Insurtech Review | May 2019
What are the benefits to travel insurers of implementing digital claims – and are they ready to make the transition to fully embrace the realms of new technology? Lauren Haigh spoke to industry experts to find out
We are in a digital age where more and more processes are automated, and technology is advancing at an accelerating pace. Robots are no longer restricted to the world of science fiction; they are very real and all around us, not necessarily appearing as fully formed humanoids, but rather as special-purpose tools that are facilitating tasks and improving quality of life. Think less RoboCop and more Tesla.
Insurance is one industry that automation and digitisation are penetrating rapidly, particularly in the area of claims. Claims processing is the cornerstone of any insurance business and its digitisation is enabling the industry to streamline the claims process in ways that were previously unimaginable.
The key benefits for insurers are reduced claims management costs, which in turn helps to keep premiums as low as possible, and more accurate, speedy customer processes
Now, forgive me for saying this, but I think we can agree that travel insurance is not what necessarily comes to mind when one thinks of the terms ‘futuristic’ and ‘modern’. And, indeed, much claims processing in today’s insurance space is carried out manually. However, there are insurers who are integrating automated claims processing into their businesses and discovering the efficiency and accuracy it affords, not to mention the improved customer satisfaction that comes from speeding up claims handling. ITIJ spoke to a number of industry experts to obtain their professional thoughts on the benefits of digital transformations in claims for the industry – insurers and consumers alike – as well as the potential challenges.
AI in claims automation
Joe Benson is North America Claims Offering Manager at DXC Technology, a US-based B2B multinational corporation that specialises in delivering end-to-end information technology services and digital transformative solutions for large and mid-scale global organisations. He provided ITIJ with an insight into how technologies are being harnessed in claims automation: “Insurers are using automation and artificial intelligence in claims processing to improve operational efficiency and offer a modern customer experience that meets today’s consumer expectations.” He went on to highlight the ways in which this is improving the customer experience, for example implementing AI-enabled conversational assistance and speech-to-text capabilities to provide customers with a self-service option. “Customers can easily view or retrieve copies of their policies, make payments, submit photos for home inspections and initiate first notice of loss claims with no or little assistance from a representative,” he explained.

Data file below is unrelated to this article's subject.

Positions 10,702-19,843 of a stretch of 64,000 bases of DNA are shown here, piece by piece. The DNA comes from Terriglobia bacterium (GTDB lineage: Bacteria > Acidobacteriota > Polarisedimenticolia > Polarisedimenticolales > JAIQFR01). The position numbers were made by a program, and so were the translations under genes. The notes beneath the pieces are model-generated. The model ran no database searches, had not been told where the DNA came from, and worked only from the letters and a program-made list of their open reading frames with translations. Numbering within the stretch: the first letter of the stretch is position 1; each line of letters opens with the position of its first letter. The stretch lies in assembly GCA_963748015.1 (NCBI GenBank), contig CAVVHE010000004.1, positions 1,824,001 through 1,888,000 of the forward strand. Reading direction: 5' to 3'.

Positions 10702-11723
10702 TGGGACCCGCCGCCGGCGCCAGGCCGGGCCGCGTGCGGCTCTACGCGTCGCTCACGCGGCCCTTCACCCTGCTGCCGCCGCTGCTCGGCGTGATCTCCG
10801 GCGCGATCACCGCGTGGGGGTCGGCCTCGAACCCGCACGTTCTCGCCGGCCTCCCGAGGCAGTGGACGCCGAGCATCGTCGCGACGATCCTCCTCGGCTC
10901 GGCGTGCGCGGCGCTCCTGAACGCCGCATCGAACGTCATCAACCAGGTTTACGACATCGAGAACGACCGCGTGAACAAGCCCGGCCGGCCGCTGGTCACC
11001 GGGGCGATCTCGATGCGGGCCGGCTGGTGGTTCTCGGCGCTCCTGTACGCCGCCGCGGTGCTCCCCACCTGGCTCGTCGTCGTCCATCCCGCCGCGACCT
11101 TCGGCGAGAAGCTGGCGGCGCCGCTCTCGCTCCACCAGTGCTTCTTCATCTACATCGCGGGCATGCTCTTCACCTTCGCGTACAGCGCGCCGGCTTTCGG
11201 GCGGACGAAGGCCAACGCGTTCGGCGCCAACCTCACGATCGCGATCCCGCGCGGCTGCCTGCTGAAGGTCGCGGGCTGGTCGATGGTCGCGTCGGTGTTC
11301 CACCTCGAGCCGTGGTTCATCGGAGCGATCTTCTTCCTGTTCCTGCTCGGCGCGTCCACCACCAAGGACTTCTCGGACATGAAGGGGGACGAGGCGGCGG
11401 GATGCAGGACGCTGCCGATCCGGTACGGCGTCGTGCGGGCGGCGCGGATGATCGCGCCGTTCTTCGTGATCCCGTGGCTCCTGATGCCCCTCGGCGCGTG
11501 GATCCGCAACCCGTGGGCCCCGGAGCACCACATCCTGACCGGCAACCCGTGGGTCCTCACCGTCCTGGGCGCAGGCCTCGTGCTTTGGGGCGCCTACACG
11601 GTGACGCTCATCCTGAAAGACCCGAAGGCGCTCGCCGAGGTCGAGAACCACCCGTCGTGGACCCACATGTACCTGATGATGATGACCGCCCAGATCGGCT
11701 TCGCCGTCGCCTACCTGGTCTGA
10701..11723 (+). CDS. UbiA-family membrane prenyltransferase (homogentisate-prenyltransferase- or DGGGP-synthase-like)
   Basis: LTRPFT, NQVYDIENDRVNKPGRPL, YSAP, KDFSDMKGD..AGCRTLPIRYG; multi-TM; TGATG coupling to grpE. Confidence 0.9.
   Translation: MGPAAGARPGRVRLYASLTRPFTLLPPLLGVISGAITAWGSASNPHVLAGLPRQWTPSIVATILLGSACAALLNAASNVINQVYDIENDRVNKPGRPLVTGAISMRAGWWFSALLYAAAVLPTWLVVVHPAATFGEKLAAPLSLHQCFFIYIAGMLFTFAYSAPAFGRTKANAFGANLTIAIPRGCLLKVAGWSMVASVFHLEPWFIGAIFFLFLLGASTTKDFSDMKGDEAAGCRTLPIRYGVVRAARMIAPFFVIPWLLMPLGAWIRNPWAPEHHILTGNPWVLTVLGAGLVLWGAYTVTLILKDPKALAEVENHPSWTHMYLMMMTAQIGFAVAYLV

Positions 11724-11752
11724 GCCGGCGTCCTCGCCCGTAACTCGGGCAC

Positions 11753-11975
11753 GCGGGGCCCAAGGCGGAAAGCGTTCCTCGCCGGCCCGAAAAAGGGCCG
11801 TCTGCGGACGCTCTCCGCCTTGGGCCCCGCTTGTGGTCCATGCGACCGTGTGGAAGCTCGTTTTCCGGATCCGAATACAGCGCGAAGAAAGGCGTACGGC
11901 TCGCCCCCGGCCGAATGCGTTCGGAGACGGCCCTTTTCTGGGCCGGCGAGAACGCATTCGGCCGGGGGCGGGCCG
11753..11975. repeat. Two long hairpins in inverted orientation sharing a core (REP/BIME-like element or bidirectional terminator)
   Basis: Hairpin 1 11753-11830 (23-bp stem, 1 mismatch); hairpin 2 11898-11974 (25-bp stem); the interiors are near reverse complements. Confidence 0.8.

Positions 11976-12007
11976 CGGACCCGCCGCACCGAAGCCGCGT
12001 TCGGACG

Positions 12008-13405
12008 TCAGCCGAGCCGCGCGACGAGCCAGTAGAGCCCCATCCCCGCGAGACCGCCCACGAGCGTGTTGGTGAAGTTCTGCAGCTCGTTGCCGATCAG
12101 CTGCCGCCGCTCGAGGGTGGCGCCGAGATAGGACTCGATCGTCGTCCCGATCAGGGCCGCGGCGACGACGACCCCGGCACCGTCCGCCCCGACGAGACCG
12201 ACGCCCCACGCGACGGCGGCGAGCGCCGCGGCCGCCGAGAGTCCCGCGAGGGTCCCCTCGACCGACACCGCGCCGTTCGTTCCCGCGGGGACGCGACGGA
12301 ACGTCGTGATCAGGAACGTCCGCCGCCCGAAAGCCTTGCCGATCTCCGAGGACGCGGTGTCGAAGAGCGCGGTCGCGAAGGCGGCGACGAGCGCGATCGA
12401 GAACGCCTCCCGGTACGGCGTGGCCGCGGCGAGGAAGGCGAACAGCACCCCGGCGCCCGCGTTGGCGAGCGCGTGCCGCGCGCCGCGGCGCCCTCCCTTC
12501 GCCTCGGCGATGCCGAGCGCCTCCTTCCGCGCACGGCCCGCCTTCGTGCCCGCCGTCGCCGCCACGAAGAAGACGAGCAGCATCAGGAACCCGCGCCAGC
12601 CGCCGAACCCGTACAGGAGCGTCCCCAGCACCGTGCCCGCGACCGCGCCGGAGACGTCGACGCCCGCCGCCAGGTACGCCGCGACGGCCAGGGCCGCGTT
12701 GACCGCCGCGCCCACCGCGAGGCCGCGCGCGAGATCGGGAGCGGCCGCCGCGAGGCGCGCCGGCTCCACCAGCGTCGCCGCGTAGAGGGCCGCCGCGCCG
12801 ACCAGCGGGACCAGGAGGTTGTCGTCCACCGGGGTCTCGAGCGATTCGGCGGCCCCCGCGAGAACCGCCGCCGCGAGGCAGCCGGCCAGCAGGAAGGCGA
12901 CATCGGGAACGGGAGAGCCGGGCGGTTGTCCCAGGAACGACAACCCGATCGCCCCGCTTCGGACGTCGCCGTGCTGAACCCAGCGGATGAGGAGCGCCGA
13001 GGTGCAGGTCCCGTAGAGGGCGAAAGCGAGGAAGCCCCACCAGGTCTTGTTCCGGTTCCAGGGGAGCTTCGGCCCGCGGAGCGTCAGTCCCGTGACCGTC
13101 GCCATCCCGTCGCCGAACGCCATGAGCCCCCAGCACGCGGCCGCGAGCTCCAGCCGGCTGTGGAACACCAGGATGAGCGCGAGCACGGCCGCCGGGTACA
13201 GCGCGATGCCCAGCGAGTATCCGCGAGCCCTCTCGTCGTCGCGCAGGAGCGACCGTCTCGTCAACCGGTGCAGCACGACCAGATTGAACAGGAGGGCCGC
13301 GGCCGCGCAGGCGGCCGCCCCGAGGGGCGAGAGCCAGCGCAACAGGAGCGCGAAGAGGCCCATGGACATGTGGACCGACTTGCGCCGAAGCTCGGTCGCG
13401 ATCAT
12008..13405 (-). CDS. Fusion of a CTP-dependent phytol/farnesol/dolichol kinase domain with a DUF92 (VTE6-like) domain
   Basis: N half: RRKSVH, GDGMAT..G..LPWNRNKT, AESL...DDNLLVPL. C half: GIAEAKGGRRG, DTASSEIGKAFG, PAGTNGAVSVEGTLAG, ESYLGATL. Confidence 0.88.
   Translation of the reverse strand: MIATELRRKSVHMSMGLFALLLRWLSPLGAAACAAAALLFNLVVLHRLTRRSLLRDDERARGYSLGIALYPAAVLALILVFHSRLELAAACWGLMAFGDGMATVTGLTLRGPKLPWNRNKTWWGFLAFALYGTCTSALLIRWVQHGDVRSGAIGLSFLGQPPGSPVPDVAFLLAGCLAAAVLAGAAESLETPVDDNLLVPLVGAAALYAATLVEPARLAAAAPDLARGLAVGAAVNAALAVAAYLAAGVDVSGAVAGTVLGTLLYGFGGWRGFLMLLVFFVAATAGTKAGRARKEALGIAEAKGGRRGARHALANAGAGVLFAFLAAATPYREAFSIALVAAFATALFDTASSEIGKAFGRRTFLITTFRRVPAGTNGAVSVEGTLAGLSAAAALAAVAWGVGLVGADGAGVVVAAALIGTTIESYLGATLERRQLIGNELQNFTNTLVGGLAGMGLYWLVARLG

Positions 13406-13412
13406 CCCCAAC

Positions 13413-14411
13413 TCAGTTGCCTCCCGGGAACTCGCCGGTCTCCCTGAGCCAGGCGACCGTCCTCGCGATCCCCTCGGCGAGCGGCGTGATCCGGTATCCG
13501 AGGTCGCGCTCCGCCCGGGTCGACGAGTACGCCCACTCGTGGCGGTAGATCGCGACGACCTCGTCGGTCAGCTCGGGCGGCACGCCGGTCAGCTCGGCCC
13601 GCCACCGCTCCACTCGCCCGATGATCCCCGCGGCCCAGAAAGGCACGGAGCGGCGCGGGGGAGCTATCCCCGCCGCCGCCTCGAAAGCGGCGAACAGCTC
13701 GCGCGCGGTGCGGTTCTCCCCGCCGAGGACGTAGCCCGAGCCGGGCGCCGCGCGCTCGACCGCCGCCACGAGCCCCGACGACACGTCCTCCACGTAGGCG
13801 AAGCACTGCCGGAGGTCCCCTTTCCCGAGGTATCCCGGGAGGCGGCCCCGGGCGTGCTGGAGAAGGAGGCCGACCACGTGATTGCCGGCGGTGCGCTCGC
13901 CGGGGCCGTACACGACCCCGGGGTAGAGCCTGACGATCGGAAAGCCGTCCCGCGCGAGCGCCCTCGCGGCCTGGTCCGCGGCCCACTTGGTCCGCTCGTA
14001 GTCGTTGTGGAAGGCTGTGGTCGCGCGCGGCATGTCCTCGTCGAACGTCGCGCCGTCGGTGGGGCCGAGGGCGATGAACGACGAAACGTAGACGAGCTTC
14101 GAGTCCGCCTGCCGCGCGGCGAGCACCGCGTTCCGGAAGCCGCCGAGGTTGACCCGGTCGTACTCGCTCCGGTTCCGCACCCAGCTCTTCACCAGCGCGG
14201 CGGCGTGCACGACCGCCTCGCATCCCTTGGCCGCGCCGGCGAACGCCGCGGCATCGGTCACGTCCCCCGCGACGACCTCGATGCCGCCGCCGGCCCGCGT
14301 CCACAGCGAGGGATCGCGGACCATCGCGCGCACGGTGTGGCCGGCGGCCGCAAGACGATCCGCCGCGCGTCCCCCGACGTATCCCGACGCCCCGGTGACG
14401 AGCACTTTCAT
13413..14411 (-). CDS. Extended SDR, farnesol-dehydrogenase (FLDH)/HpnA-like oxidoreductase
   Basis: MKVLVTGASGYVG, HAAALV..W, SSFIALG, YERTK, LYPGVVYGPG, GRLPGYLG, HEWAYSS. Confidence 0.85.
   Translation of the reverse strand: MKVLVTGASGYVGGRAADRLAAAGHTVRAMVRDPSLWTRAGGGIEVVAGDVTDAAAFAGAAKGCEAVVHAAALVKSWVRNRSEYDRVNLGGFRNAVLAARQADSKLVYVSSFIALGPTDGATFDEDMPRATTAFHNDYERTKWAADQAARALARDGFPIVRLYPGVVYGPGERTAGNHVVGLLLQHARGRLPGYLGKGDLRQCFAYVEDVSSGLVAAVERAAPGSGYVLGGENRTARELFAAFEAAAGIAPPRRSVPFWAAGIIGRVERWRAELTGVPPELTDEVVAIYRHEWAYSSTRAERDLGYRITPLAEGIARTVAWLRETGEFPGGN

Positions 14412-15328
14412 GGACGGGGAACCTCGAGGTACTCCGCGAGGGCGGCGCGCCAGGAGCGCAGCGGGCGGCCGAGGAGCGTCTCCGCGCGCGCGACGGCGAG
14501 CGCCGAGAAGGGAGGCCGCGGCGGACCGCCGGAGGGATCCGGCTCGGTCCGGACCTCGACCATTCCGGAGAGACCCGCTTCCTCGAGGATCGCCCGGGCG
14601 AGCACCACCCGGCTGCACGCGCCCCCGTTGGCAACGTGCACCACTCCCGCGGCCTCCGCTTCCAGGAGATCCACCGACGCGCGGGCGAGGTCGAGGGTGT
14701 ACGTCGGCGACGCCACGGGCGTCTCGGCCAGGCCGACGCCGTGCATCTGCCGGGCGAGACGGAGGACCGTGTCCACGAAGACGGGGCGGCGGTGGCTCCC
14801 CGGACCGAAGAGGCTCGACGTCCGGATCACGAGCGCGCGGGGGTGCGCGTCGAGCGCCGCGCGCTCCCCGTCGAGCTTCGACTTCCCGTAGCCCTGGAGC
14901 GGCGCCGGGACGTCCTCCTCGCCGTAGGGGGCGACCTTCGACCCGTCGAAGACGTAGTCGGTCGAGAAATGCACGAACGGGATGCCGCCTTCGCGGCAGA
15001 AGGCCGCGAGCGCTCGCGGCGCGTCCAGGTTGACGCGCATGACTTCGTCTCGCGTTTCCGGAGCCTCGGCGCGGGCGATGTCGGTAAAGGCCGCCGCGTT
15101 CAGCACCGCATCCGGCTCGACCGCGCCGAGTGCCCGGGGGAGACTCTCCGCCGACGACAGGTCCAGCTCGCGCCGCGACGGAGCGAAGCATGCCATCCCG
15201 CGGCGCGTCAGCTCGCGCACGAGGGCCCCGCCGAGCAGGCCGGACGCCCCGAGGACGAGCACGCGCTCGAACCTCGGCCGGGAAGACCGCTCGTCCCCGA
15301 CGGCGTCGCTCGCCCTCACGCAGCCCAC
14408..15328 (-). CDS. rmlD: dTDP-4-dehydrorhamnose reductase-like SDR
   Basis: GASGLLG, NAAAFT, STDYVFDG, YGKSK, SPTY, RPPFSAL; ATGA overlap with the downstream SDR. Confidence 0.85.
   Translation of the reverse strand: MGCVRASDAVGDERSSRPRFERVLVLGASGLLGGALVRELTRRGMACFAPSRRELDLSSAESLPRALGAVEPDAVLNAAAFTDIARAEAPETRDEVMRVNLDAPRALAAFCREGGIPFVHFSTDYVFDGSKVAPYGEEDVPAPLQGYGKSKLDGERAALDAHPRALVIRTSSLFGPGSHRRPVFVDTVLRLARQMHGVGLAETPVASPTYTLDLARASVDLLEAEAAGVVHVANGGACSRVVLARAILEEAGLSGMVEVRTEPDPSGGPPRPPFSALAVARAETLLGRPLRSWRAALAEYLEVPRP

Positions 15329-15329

Consumers increasingly expect results, including claims outcomes, in nearly real time. Digitalisation and automation support our efforts to meet and exceed those expectations
Jeff Rolander, Director of Claims at Allianz Partners, also discussed the use of AI in the claims process, which is something that the company has been considering. “Allianz Partners is exploring several different technologies in our efforts to further enhance the claims experience for our customers,” he said. “AI is an exciting transformative tool that can make fast and accurate claims decisions when using structured data – supplied by either the customer via an online filing or by using a tool like optical character recognition.” Rolander also highlighted some of the tasks that robots are being used to perform, including repetitive but necessary tasks within the claims process: “This includes, for example, running the address verification tool we use to ensure we have accurate addresses for our customers.”
Automated claims could be seen throughout the insurance landscape in future years. For example, Renaud Million, CEO of SPIXII in the UK, said in a recent article on Insurance Nexus that we will first see automated claims in the travel insurance industry: “Imagine that – thanks to data – a machine knows in real time when a claim is going to be made. In connected homes, should a camera see a house get burgled while you’re on holiday, it could process the payment – paper-free – with no interaction between the policyholder and claim support. This would completely transform the claiming experience.”